About Broader Impacts 

The NSF Definition of Broader Impacts is one of two merit review criteria, along with Intellectual Merit, that the National Science Foundation (NSF) expects proposers to fully address in their proposals. The definitions of the two criteria, as noted in the NSF Grant Proposal Guide (Ch. III Section A), are listed below: 

  1. Intellectual Merit: The potential to advance knowledge, and 

  1. Broader Impacts: The potential to benefit society and contribute to the achievement of specific, desired societal outcomes 

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Requirements & Guidance for Broader Impacts 

In the NSF Grant Proposal Guide (Ch. II Section C), the agency now only offers broad guidelines on how researchers can meet the BI requirement and potential social outcomes they can aim for. Here are some concrete guidance suggestions on how BI can be accomplished: 

  • Through the research itself (i.e., research that has potential to lead to breakthroughs in certain industries or contribute to solutions to societal problems) 

  • Through the activities that are directly related to specific research projects (e.g., using the research project as a training ground for students or early-career scientists)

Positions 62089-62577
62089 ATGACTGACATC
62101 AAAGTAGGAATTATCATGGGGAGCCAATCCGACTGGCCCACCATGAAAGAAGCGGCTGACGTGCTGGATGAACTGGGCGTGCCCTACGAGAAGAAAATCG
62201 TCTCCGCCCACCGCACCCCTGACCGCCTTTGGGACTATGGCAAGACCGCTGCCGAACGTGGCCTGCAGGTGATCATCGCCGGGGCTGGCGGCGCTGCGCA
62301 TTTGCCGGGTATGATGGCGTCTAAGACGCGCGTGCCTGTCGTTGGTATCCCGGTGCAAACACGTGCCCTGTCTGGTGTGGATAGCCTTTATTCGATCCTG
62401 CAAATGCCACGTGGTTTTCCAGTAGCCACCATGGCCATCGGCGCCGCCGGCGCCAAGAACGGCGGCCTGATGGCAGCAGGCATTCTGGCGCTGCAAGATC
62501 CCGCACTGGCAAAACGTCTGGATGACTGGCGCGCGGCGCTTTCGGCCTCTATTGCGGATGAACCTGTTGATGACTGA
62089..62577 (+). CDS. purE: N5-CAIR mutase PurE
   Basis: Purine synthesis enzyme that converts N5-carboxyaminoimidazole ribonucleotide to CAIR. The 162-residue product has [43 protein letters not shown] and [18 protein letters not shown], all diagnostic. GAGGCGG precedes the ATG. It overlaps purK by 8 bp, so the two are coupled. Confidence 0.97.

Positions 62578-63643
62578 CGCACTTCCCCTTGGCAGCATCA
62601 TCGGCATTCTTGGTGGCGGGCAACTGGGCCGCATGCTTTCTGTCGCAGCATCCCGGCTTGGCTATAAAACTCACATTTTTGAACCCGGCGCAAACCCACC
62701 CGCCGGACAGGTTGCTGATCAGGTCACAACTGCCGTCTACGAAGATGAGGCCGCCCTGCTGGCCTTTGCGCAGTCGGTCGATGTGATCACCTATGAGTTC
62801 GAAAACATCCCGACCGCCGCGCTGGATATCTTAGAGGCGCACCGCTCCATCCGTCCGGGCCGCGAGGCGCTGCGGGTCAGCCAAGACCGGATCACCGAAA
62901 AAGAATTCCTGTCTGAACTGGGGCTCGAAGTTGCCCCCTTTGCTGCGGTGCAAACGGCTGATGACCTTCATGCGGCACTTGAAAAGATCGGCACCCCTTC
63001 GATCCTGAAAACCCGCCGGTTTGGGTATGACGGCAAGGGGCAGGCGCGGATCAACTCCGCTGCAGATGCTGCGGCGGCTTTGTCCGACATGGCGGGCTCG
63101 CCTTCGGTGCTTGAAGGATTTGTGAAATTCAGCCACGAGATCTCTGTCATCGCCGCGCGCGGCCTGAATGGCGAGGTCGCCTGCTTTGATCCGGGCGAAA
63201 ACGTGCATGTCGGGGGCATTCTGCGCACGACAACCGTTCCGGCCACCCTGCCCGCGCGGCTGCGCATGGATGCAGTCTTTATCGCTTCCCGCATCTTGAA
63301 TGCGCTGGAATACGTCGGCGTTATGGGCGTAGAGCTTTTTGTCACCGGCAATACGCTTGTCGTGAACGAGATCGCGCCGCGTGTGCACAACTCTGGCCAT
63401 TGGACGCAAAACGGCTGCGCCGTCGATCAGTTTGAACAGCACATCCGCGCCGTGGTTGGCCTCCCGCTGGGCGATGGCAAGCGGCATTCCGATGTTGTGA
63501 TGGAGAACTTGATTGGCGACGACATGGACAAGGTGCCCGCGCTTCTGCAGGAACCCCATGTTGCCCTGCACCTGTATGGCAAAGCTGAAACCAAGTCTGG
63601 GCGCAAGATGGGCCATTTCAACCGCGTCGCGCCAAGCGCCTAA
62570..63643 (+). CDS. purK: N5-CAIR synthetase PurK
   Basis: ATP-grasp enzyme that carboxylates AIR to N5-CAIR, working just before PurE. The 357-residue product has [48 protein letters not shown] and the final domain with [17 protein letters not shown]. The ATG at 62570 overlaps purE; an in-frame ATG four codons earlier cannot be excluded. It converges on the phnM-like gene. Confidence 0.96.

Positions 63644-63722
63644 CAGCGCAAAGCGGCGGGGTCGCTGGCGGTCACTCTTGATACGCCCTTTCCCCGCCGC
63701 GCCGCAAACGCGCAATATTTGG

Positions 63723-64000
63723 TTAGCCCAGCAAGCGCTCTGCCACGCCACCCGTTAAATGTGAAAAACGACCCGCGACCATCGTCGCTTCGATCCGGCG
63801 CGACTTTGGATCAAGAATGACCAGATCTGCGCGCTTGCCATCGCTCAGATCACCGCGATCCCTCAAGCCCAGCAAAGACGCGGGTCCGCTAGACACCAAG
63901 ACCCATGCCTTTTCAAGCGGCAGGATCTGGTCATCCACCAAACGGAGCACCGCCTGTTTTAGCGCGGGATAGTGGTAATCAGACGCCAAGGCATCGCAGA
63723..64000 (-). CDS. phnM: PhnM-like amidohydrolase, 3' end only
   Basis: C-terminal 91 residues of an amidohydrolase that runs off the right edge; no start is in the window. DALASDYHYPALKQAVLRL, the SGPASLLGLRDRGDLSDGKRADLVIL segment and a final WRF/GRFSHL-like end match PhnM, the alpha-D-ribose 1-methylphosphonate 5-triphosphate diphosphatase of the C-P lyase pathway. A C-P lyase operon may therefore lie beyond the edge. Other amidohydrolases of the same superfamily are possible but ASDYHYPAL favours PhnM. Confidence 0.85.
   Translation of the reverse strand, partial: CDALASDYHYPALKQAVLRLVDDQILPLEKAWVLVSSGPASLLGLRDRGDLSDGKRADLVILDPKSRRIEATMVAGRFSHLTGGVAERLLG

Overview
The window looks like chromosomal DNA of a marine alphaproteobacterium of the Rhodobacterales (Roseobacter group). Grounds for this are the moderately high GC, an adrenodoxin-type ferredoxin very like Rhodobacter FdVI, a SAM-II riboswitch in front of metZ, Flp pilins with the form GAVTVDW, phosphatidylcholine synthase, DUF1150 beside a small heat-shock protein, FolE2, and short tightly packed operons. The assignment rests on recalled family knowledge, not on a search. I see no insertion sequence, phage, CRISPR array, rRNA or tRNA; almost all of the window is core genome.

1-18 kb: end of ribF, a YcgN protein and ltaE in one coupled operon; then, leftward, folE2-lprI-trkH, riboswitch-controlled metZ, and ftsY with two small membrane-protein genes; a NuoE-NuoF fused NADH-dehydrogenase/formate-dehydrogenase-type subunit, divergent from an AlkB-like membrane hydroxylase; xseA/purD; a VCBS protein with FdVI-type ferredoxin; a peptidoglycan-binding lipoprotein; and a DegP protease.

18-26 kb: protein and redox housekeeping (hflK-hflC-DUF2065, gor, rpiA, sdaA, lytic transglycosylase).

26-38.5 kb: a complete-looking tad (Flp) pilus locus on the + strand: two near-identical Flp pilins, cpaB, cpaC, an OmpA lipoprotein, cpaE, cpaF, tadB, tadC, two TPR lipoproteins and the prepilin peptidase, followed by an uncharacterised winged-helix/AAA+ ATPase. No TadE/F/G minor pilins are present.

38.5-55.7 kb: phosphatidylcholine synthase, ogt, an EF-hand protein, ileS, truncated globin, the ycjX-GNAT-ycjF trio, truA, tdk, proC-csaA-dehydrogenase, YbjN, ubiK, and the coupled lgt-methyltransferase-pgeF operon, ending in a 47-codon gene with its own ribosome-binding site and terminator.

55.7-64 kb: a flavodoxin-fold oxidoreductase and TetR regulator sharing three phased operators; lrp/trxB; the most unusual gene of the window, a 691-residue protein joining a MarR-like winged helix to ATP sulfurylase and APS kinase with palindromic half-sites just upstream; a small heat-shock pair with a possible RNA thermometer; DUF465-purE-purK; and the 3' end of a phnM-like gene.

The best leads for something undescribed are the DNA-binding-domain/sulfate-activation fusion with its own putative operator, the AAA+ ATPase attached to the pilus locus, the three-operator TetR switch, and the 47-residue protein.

• Through complementary activities that are supported by the project (e.g., running an educational workshop for high school students on your research topic) 

Advancing Research Impact in Society

The National Science Foundation (NSF) awarded a $5.2 million grant to fund the Center for Advancing Research Impact in Society (ARIS). The ARIS Center is housed at the University of Missouri and will work with scientists and engagement practitioners to build capacity, advance scholarship, grow partnerships and provide resources to help them engage with and demonstrate the impact of research in their communities and society.

View ARIS Website

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Listed below are some concrete examples of target outcomes for Broader Impacts Activities 

  • Full participation of women, persons with disabilities, and underrepresented minorities in STEM 

  • Improved STEM education and educator development at any level 

  • Increased public scientific literacy and public engagement with science and technology 

  • Improved well-being of individuals in society 

  • Development of a diverse, globally competitive STEM workforce 

  • Increased partnerships between academia, industry, and others 

  • Improved national security 

  • Increased economic competitiveness of the United States 

  • Enhanced infrastructure for research and education